- Instances where employers claim for furlough payments, but the employees concerned were not aware that the claims had been made and so continued to work as normal.
The scope for “abuse” or erroneous use of the scheme since 1 July has been heightened by the new flexibility option allowing employers to put employees on furlough for part only of the working week. That means it is now even more important to ensure employers keep accurate records as to what hours are being worked (and therefore paid at the normal rate) and what time is spent on furlough.
HMRC has stated it will be doing spot checks on businesses. An additional consideration and risk for employers, is the fact that HMRC is actively encouraging employees to “blow the whistle” on their employers if they or their colleagues are victims of furlough fraud.
Over 4,000 reports have thus far been made to the HMRC furlough fraud hotline. Several whistleblowing charities too, such as Protect and Whistleblowers UK, have found that since lockdown a large proportion of the notifications they have received have been specifically about furlough fraud.
The other factor businesses need to bear in mind is that the consequences of non-compliance can go beyond financial penalties. In more serious cases, crimes may have been committed. HMRC has criminal powers and has already been reported as saying that it will not hesitate to take criminal action in the most serious cases. Examples of the crimes that may have been committed may include various offences under the Fraud Act 2006, cheating the public revenue, false accounting and money laundering. All these carry significant prison sentences and the risk of being disqualified from acting as a director for a number of years.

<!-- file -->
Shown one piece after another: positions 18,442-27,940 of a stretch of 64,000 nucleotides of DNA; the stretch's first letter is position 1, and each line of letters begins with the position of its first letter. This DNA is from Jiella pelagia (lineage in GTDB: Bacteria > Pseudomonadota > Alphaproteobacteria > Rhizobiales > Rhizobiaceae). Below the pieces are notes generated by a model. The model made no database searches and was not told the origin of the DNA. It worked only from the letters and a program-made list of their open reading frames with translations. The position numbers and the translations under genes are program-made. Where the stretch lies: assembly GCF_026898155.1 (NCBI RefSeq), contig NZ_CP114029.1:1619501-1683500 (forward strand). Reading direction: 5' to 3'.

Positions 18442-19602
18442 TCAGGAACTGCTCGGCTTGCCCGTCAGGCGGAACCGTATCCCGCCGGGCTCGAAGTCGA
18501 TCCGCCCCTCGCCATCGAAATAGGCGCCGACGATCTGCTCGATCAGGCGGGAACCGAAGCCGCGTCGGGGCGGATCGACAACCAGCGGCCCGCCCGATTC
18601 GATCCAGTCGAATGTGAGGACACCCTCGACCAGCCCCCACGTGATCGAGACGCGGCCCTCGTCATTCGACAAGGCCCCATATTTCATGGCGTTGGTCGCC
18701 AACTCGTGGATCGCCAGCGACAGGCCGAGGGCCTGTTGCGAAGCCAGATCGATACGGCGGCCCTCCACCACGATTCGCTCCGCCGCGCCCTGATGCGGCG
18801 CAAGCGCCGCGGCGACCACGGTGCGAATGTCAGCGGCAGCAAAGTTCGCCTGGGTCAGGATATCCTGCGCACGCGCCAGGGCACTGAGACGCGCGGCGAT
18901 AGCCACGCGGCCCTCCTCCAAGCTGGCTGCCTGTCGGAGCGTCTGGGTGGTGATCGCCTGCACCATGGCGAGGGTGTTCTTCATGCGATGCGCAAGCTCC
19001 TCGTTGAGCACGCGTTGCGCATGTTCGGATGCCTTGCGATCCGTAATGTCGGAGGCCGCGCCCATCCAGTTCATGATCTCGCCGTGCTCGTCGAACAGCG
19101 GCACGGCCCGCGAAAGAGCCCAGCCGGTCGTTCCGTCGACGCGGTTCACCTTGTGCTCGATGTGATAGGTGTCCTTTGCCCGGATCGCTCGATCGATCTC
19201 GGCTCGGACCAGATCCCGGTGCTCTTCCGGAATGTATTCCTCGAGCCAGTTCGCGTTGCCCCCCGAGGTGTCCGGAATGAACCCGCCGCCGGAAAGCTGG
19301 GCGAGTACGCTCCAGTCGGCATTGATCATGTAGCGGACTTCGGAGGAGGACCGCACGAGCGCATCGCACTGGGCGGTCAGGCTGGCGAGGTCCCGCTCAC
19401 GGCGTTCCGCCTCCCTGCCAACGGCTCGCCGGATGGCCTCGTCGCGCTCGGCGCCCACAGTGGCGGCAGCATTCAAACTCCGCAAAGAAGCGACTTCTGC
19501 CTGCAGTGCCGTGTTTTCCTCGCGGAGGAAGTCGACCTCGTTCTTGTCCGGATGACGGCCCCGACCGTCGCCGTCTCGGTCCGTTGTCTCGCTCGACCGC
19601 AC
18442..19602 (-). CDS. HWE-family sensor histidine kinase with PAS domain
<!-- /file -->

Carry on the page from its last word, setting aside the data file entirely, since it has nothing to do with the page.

In this respect smaller, owner managed businesses are particularly at risk. First they could be run by individuals who themselves may be held directly and individually responsible for any irregular claims that have been made. But also, it is easier for smaller companies to be prosecuted for fraud, given it can be a simpler task to identify who exactly has acted as the company’s “controlling mind”.
By spending on furlough so ambitiously, the Chancellor has drawn much praise for saving business from even worse damage brought about by the pandemic than might otherwise have been the case. But next comes the reckoning. There will be a huge bill to pay, and there is only so much extra tax that can be raised to fill the gap. HMRC, doubtless encouraged by much public support, is bound to take its role seriously in recovering grants that have been wrongly paid out to businesses at the taxpayers’ expense. Such erroneous claims may be as a result of a mistaken understanding of the rules, as much as through malevolent intent. But whatever the context, businesses currently have a narrow window to rectify matters, otherwise the consequences could be very serious further down the line. So it is undoubtedly time now to audit those furlough payments, and take advice where necessary, to minimise the consequences of any claims that with the benefit of hindsight should not have been made.